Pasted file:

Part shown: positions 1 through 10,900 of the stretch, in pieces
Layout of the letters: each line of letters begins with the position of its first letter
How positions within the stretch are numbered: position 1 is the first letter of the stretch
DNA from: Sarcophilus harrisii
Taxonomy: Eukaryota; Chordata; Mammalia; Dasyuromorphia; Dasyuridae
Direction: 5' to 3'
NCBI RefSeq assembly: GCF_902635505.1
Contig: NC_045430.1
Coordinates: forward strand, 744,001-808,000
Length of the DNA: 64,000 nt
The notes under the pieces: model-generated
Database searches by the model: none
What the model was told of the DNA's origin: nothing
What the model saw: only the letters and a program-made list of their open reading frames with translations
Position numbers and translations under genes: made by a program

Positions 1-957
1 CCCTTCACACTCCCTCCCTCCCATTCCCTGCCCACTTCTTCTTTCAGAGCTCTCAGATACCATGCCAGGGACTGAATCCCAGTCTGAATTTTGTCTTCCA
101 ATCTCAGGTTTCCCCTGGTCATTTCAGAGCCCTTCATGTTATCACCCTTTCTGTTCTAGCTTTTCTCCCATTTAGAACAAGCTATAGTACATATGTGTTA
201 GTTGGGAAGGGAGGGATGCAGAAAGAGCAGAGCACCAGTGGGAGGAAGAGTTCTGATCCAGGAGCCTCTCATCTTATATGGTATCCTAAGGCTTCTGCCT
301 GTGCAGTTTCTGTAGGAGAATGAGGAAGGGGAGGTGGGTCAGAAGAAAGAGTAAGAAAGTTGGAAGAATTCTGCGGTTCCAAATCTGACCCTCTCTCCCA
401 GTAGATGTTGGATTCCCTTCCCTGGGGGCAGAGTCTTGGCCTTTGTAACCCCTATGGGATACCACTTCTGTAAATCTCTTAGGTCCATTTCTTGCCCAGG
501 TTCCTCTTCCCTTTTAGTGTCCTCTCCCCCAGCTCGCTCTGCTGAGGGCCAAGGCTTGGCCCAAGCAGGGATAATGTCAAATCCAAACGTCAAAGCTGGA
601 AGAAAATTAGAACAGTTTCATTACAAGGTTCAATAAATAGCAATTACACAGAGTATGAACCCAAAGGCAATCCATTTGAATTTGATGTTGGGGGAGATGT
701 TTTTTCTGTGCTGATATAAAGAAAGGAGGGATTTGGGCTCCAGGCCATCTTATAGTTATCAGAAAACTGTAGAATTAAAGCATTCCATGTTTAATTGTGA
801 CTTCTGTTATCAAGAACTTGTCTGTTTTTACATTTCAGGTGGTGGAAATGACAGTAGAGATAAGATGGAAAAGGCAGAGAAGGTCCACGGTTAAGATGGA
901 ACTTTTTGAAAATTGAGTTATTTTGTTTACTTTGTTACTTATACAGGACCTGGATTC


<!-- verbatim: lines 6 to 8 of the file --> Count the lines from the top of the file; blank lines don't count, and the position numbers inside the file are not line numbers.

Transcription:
Direction: 5' to 3'
NCBI RefSeq assembly: GCF_902635505.1
Contig: NC_045430.1